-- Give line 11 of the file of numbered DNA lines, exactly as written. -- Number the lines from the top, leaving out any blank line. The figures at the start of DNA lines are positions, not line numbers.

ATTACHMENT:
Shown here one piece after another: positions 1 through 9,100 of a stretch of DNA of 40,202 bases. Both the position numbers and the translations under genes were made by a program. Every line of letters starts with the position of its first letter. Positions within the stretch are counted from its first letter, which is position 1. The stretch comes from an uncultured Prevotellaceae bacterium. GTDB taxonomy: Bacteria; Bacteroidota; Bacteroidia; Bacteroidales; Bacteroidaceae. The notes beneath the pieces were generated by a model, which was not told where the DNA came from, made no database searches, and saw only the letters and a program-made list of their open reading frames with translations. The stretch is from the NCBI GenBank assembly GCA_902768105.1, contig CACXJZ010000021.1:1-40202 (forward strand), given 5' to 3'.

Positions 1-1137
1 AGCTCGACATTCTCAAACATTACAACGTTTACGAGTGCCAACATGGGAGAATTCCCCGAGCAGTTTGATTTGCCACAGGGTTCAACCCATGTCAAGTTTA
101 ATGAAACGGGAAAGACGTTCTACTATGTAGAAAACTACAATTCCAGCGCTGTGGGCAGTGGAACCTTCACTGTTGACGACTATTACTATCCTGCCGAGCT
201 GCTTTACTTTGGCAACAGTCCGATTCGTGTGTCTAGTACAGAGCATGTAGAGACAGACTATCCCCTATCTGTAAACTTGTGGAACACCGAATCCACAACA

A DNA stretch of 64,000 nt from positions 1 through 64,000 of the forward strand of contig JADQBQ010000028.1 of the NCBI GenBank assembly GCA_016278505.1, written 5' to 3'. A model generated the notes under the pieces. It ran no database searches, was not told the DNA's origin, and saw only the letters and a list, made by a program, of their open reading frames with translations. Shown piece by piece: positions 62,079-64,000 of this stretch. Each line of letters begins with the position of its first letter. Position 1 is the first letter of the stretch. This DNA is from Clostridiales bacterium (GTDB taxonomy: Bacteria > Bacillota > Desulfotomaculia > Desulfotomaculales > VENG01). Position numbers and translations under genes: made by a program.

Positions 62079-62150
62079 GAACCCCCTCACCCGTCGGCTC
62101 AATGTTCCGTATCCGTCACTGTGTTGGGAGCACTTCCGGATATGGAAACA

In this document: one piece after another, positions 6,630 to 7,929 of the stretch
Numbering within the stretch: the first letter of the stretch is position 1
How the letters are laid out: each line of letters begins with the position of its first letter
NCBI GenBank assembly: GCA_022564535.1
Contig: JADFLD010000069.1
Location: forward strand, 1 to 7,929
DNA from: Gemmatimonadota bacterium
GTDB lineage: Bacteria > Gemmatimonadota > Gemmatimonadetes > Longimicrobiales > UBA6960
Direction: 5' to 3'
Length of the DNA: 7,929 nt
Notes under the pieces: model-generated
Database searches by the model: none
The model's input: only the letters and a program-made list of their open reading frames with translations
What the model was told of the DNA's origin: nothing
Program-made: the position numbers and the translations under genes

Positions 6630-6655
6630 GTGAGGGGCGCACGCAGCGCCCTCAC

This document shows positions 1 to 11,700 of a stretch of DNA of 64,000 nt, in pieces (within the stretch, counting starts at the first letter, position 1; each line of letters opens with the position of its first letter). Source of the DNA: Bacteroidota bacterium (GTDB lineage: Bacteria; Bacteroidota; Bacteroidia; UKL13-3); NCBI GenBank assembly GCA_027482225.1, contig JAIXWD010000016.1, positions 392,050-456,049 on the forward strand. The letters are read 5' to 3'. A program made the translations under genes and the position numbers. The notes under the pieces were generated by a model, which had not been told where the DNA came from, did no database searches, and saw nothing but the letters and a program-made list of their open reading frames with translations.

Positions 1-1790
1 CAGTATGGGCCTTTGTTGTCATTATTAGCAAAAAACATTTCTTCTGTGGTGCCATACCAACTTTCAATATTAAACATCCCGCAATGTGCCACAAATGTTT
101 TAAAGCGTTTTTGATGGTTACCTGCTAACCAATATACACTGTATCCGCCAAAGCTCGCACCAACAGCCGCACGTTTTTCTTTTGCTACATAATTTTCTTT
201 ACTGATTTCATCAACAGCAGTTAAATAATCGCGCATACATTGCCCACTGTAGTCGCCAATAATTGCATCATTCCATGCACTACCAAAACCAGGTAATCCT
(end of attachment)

Numbering within the stretch: the first letter of the stretch is position 1